Tyronn Lue Explains Why LeBron James Has a Greater Impact on the Game Than Kobe Bryant

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On Saturday night, Cleveland Cavaliers forward LeBron James entered the top 10 among all-time NBA scorers, passing Hall of Famer Hakeem Olajuwon and adding one more accolade to his stellar career. That achievement brought about comparisons to other players on that list. In the opinion of his head coach, Tyronn Lue, James’ overall impact on the game is more powerful than another player among that hallowed group: retired guard Kobe Bryant.

Lue has the background to assess both players, having spent a portion of his playing career with Bryant’s Los Angeles Lakers. In speaking with ESPN’s Dave McMenamin, Lue believes that James’s all-around ability gives him the edge in any assessment.

“I don’t think he gets the credit for scoring the basketball,” Lue said. “I think just because he has a great all-around game as far as rebounding, passing the basketball, defensively (and) blocking shots. He’s a great all-around player, so we sometimes forget how great of a scorer he is. And he’s right up there with those guys. They had a different mentality as far as Kobe wants to score, kill you every single night. But LeBron will beat you in every facet of the game.”

Due to the fact that James can do everything well, Lue believes that his scoring ability gets overlooked by both fans and media.

“They talk about his passing ability, his unselfishness, the way he rebounds the basketball and pushes the basketball, but he’s a scorer also and people leave that out,” Lue said. “He’s averaging 25 points a game the last, what, 12 years? C’mon. That’s a scorer to me. But because his all-around game is so great, you kind of miss out on his scoring. To pass Hakeem Olajuwon, as a kid growing up watching Hakeem and to say that I can pass him on a top-10 scoring list, he deserves it because he’s putting the work in.”

The fact that he passed Olajuwon allowed James the opportunity to offer an anecdote that indicated his constant desire to improve his game.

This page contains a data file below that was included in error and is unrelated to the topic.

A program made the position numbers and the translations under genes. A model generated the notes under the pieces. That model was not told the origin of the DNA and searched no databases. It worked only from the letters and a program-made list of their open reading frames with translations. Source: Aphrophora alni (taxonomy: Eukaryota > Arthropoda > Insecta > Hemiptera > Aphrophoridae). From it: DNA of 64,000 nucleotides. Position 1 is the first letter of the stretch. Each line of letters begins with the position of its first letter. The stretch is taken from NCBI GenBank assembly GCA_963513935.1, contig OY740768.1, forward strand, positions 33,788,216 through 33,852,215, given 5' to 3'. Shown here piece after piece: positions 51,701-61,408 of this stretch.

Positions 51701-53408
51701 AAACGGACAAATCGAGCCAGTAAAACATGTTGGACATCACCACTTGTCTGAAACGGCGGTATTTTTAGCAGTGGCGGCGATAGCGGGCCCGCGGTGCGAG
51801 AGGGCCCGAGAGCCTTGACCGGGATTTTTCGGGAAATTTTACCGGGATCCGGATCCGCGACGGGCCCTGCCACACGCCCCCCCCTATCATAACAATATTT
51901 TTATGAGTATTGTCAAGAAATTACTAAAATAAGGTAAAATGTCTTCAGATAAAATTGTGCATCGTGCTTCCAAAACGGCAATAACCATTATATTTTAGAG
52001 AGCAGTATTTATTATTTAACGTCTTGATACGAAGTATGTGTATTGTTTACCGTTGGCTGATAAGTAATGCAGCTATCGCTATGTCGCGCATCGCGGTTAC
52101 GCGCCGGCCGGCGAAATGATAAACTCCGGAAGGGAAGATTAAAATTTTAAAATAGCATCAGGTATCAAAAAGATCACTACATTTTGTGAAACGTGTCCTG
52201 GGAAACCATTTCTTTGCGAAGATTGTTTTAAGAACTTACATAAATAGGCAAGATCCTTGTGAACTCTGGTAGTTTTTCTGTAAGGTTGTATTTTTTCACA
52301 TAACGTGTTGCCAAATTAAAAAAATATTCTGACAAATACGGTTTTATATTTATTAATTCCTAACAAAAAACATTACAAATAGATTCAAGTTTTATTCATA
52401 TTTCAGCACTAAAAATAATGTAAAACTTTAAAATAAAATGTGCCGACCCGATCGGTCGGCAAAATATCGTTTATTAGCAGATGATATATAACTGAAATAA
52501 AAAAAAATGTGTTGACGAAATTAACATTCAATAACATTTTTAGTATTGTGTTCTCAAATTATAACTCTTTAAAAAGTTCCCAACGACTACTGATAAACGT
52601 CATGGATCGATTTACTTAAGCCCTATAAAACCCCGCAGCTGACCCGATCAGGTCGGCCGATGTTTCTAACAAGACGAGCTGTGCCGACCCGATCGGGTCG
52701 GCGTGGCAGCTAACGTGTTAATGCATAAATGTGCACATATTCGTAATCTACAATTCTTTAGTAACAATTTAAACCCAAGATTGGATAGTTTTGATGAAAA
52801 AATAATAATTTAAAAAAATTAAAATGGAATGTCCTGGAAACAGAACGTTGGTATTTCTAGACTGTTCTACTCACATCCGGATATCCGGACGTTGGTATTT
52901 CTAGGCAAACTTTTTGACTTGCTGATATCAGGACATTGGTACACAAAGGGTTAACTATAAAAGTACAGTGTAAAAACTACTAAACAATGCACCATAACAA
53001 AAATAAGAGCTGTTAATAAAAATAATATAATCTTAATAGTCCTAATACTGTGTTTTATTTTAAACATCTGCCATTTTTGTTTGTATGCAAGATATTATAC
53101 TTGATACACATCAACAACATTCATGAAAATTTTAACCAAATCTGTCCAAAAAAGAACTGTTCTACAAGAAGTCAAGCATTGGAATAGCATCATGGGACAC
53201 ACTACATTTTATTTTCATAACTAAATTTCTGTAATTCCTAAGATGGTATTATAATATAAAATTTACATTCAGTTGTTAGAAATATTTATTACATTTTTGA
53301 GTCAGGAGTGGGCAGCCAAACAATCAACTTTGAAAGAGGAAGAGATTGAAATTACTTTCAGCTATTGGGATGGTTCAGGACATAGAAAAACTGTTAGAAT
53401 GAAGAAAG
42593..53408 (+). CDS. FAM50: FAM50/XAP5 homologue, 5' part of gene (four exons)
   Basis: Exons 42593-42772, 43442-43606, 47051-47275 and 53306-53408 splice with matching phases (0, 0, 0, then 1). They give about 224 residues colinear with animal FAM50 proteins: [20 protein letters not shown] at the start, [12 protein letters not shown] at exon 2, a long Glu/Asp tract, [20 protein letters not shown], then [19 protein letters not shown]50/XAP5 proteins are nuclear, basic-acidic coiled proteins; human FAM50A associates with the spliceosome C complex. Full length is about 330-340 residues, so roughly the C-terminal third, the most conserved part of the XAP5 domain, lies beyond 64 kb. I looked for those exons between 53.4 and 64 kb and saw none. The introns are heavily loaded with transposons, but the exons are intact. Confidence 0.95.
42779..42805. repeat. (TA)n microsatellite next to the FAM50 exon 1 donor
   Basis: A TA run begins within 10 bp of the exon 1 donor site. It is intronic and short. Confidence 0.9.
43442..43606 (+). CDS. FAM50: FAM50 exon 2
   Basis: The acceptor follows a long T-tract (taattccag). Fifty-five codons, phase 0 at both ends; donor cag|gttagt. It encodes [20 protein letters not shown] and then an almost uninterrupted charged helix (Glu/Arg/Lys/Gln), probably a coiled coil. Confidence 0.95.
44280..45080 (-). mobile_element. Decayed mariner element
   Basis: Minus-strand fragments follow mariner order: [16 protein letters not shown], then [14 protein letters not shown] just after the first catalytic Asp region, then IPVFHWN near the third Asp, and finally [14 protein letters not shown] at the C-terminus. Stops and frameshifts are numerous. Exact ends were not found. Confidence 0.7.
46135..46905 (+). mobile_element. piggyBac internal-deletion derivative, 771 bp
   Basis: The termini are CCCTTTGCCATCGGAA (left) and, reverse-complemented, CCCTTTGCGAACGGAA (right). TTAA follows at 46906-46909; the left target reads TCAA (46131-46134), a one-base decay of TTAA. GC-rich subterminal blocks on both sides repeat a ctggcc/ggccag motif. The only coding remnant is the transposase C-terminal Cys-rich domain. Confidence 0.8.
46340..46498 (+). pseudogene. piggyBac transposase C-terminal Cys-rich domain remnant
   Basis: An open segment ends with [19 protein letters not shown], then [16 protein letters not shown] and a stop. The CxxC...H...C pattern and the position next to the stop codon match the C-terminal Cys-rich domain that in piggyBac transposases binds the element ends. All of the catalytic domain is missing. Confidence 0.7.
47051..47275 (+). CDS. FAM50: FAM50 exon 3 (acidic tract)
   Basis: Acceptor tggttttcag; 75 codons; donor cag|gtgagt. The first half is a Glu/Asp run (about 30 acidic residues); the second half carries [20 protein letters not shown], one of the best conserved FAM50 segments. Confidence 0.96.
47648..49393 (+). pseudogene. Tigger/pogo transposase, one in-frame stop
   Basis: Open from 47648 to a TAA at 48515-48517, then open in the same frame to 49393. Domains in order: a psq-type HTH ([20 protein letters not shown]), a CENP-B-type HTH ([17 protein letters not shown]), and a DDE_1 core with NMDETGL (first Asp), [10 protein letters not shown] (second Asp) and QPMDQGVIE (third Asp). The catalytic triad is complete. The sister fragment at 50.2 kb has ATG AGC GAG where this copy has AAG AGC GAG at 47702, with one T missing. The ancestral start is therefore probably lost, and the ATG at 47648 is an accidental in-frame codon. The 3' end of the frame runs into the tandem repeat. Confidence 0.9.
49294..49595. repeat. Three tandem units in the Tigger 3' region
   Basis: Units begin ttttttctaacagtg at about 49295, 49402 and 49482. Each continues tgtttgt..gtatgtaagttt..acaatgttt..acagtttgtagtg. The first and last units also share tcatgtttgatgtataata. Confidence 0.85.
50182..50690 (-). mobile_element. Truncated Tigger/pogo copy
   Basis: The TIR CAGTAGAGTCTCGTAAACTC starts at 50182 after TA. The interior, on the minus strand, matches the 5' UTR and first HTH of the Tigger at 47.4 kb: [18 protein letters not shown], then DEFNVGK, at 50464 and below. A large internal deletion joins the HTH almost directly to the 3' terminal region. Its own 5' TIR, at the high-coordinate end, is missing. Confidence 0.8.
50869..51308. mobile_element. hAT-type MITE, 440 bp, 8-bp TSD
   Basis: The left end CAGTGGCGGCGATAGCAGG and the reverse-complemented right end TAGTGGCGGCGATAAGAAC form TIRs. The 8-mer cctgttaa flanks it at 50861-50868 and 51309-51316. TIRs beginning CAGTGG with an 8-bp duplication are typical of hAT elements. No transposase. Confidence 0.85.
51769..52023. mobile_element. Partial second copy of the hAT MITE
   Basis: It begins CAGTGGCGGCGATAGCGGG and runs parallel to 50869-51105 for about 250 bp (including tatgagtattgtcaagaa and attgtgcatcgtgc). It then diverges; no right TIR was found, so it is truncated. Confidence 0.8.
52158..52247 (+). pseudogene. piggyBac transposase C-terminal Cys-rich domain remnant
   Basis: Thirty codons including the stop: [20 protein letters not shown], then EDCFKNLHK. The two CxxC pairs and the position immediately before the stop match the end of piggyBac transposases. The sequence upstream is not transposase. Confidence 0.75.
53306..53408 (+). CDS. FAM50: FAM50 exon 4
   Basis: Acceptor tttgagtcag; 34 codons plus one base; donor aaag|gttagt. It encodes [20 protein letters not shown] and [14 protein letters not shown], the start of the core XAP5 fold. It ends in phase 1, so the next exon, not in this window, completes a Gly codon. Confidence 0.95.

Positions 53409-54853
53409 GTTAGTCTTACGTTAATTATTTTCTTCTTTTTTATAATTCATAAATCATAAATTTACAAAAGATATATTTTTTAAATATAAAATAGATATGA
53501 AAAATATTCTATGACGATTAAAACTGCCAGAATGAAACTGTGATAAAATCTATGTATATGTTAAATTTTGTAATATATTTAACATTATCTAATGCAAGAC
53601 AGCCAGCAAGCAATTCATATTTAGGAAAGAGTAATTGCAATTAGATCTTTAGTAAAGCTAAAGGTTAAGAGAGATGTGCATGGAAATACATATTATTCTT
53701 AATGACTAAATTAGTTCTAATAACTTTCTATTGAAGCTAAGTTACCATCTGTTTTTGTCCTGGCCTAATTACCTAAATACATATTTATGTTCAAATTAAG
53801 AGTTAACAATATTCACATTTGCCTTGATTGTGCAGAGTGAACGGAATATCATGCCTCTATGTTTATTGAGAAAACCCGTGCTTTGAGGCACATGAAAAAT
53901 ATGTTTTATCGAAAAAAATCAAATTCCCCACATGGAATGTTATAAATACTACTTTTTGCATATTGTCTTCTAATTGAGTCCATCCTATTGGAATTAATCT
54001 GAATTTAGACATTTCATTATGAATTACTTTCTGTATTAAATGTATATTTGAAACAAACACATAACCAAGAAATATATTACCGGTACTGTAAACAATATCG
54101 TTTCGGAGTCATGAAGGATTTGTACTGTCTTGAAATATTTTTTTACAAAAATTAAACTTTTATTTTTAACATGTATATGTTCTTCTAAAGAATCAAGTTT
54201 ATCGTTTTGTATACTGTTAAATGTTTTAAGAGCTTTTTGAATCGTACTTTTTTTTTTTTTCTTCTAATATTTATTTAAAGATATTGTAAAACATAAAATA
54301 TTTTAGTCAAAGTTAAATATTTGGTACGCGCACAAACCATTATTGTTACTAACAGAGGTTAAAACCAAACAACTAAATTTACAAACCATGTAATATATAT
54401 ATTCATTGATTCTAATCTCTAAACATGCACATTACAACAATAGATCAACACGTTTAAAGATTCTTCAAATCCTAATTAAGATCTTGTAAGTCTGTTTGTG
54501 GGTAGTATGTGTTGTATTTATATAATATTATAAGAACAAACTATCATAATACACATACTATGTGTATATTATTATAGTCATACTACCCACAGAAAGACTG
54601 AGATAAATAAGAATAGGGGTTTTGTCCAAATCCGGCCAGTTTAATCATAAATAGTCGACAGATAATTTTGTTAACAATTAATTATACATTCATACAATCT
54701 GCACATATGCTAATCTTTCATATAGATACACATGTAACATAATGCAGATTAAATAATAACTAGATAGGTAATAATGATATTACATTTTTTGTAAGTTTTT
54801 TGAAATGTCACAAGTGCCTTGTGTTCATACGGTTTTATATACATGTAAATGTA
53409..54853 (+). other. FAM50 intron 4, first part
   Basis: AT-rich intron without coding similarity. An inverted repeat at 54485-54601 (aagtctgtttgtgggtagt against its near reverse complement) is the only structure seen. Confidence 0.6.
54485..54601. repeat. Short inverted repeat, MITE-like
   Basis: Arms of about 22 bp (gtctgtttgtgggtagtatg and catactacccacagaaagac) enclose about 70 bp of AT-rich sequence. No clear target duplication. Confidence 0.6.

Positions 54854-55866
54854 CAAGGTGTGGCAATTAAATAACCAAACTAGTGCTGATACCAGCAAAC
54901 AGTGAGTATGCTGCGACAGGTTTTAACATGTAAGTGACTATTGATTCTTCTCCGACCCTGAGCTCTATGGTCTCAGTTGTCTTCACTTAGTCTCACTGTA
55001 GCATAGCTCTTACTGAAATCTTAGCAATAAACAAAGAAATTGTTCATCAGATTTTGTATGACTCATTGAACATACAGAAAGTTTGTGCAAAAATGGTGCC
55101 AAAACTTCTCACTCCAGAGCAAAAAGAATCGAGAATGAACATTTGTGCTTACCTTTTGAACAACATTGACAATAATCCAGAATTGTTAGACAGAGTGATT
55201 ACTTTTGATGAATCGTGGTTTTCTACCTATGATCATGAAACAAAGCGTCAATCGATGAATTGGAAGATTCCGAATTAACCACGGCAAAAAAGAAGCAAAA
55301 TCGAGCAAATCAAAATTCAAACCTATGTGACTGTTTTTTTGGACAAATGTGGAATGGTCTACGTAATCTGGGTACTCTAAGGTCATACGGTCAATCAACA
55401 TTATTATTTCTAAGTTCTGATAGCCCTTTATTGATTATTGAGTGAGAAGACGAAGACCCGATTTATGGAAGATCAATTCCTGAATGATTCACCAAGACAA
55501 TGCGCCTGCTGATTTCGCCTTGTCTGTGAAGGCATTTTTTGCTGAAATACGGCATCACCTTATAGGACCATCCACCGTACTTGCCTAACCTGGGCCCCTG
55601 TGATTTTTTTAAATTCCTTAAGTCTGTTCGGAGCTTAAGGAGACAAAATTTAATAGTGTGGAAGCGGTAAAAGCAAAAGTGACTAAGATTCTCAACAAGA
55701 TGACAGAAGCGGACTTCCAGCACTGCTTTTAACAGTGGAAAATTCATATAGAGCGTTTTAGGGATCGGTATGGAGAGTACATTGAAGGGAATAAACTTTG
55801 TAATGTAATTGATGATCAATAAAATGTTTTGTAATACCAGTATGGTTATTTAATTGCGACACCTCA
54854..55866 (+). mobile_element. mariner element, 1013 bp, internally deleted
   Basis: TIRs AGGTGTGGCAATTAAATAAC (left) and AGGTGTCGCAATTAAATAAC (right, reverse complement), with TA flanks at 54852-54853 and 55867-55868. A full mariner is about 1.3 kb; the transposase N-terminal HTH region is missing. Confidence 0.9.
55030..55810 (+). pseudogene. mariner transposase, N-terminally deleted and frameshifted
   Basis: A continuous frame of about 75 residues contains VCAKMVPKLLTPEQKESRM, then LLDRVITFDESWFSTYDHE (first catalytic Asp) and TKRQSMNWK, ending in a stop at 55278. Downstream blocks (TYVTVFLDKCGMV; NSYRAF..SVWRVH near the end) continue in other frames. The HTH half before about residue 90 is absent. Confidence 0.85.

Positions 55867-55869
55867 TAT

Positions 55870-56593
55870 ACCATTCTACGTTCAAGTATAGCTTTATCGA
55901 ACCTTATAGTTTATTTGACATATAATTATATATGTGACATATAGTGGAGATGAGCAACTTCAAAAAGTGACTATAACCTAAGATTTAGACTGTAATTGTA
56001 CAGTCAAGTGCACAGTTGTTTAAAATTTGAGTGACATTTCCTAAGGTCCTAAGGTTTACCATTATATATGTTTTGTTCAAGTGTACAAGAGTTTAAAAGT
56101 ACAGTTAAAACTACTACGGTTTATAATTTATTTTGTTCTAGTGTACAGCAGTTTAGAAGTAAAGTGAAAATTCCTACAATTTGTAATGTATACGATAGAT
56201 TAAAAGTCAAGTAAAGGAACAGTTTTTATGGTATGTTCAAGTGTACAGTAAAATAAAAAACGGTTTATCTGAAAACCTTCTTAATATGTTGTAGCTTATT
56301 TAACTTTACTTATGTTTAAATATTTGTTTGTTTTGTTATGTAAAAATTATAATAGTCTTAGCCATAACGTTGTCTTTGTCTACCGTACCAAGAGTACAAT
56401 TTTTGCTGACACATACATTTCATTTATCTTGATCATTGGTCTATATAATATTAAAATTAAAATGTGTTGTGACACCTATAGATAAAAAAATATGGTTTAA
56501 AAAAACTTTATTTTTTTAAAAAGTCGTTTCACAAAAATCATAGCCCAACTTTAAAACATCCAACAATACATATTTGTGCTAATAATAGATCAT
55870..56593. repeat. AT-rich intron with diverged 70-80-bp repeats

“I knew he (Olajuwon) worked guys out that wanted to get better and I wanted to expand my game,” James said. “So, it’s not hard for me to reach somebody, and I wanted to expand my game in the low post. I felt like if I could do that then I could be more dynamic and make our team better, so, couple phone calls here and I was able to make it happen.”

While proud of the honor, James still considers other aspects of his game as being more important.

“For me, scoring has never been on my list of goals,” James said. “Facilitating, getting my guys involved, and rebounding, defending, getting blocked shots and things of that nature always ranked above that, and for me to be in the top 10 with so many great players that’s played this game — I don’t know how many, I don’t even know the list of how many guys have played in this league since the inaugural year — but … it’s just a blessing. It’s an honor.”

Next month, James will look to pass the No. 9 player on the scoring list, Elvin Hayes.

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Brad Sullivan is a lead writer for Cavaliers Nation. He has spent much of life in the Cleveland, Ohio area, and has remained a Cavalier fan from their 1970 beginnings through the return of LeBron James. While that fandom was sorely tested during the Reign of Error known simply by one word, Stepien, that overall historical perspective will be part of his writing for Cavaliers Nation in the months ahead.